The officer selected to observe the American test was Wing Commander Ivan Reid Mitchell who had been present at one of the British tests at Maralinga in 1956. Mitchell and a group of the observers from Taiwan, South Korea, Thailand, Spain, Philippines and Iran arrived at Eniwetok at 0800 hours on 18 July 1958. Three hours later they witnessed the detonation of an estimated 250 kiloton nuclear weapon. The weapon had been placed on a barge in the atoll’s lagoon about eight and a half miles [13.5 kilometres] from the observers’ position on Jap Tan Island. The observers, who were accompanied by a United States Air Force General, were issued with very dark goggles, which “enabled the wearer to observe every detail of the test.” In his report on his visit Mitchell included a very detailed account of the test:

At zero hour the device was detonated. The fireball was immediately apparent and it rapidly grew until it reached a semi-diameter of about 900ft [274 metres]. Even with the high density goggles the brilliance of the light emitted from the fireball was apparent. A “Wilson” cloud effect was seen to form and envelop the fireball as it rose. This cloud did not, however, appear to persist for more than 10/15 seconds. Without the aid of a movie camera and synchronised timing devices it is impossible to give an accurate chronological statement of the sequences of the phenomena observed. The following is, however, an approximate statement of the sequences:

M - Fireball visible on horizon, growing rapidly – intense bright light.

M + 1 sec. - Fireball reached maximum semi-diameter of about 900 ft and commenced to rise.

- Intense blast of heat felt on exposed parts of the body. Stated by Dr Ogle to be about 1 cal./sq.cm. The heat or thermal effect was much more pronounced than that experienced at Maralinga for the low airburst shot of a 20 kt bomb.

M + 2 sec. - Heavy earth tremors experienced which appeared to follow a sine wave pattern, giving the impression of seven distinct shocks which lasted for 8-10 seconds. Light emission still intense. “Wilson” cloud effect visible around fireball.

M + 3 sec. - (High Density goggles raised). Fireball rising rapidly and glowing intensely. Hugh column of water noted at ground zero extending upwards. Shock front, distinguished as a dark circle, moving outwards at a great speed.

M + 5 sec. - Fireball continues to rise, light still bright but more diffused. Column of water and stem of “mushroom” difficult to separate. Dark ring on surface extending outwards from ground zero. Thought to be wave.

M + 15 sec. - Fireball dead. Cloud rising rapidly, boiling and swelling. Stem of mushroom now well defined.

M + 30 sec. - Experienced blast from shock wave. Very heavy, sufficient to knock a man down if standing upright. Coconut palms bent before impact. Negative pressure wave not detected, but probably due to psychological effect arising from unexpected severity of shock front. Slightly later the sound accompanying the explosion was heard. The intensity of the sound was high but of comparatively short duration.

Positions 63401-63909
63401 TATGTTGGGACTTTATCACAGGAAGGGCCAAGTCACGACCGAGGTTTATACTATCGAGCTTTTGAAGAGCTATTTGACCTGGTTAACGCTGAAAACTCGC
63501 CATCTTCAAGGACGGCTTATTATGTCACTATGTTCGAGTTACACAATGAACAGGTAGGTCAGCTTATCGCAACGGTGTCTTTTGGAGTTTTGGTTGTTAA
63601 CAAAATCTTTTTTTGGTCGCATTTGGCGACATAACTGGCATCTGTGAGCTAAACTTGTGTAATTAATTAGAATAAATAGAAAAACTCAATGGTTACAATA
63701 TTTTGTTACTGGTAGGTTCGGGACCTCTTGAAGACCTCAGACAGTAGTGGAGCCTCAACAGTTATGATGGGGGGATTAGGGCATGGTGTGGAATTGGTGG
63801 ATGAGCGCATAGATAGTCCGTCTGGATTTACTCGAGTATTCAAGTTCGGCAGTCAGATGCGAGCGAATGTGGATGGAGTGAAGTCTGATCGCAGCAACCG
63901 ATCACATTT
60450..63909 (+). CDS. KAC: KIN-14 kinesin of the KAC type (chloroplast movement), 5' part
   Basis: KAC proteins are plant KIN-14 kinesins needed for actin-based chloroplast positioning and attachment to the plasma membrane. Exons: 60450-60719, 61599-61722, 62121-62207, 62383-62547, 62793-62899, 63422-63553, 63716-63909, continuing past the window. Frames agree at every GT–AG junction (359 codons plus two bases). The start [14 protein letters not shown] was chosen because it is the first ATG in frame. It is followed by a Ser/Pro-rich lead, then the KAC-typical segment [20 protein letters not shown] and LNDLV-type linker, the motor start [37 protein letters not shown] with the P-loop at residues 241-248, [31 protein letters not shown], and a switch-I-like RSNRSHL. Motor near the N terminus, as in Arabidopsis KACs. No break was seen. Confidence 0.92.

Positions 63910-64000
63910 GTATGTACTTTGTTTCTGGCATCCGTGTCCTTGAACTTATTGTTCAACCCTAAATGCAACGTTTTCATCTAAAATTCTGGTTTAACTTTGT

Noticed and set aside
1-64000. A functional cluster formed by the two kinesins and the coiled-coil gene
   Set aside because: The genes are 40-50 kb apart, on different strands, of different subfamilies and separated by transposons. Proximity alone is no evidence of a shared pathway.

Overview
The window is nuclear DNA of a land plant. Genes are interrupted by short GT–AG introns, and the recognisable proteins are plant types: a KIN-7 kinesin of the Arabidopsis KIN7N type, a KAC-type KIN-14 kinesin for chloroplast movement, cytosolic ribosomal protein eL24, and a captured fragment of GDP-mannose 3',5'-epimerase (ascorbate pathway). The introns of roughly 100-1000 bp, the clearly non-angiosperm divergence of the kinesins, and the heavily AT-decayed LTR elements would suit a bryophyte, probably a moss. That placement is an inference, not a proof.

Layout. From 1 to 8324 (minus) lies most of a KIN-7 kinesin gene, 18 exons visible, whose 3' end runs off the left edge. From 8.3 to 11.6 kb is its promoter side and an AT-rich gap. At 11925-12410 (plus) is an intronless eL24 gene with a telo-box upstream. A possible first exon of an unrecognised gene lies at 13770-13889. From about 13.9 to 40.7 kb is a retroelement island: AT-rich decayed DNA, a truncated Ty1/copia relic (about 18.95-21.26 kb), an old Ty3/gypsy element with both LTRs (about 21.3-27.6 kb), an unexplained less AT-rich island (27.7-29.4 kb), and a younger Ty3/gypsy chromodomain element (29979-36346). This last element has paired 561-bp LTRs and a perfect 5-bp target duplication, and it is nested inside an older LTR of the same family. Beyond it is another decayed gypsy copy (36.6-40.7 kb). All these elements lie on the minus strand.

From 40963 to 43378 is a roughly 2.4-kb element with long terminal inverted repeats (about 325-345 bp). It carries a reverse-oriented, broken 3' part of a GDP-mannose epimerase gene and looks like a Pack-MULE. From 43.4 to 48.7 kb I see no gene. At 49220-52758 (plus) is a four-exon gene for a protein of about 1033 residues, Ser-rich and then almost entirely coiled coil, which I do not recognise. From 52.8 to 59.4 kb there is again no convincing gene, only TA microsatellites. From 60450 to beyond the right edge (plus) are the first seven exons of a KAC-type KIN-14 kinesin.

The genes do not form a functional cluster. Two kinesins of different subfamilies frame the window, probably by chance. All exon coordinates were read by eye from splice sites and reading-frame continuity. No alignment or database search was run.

M + 8 mins. - Negative water wave surge reached short of Jap Tan Island. For some minutes it had been possible to watch the water surge on adjacent atolls closer to GZ. The negative surge was followed by a positive surge and this sequence was prolonged for 15/30 minutes. At its greatest intensity it is estimated the water rose and fell 10 feet.

M + 10 mins. - Heavy rain fell from clouds in the area. A well defined water spout developed in the GZ zone and persisted for about 30 minutes. The atomic cloud which had been obscured by cloud build-up was now clearly seen through cloud breaks. Initially it appeared to be moving westwards and at one stage seemed to be almost overhead. Subsequently it drifted to the East. The purplish hue of the cloud caused by iodine impregnation was a notable characteristic.

M + 20 mins. - Group embarked for return journey to Parry Island.

Mitchell noted that the test was in effect an underwater explosion and that this type of test produced a significant amount of radioactive fallout. He also noted that the very limited amount of information provided by the American authorities meant that the participation of a New Zealand observer was of very little value to the New Zealand Armed Forces. This point was taken up by the Chiefs of Staff Committee who agreed that in the event of New Zealand receiving a similar invitation in the future that they would propose to ask the United States authorities for “more detailed background information.”

Mitchell was it seems the last of the group official New Zealand military observers to attend atmospheric nuclear weapon tests. The only information held by the New Zealand Defence Force on the radiation doses received by this group of personnel relates to the members of the Indoctrinee Force and Wing Commander Mitchell’s presence at the Breakaway test in 1956.


JOHN CRAWFORD
Deputy Director History
Headquarters New Zealand Defence Force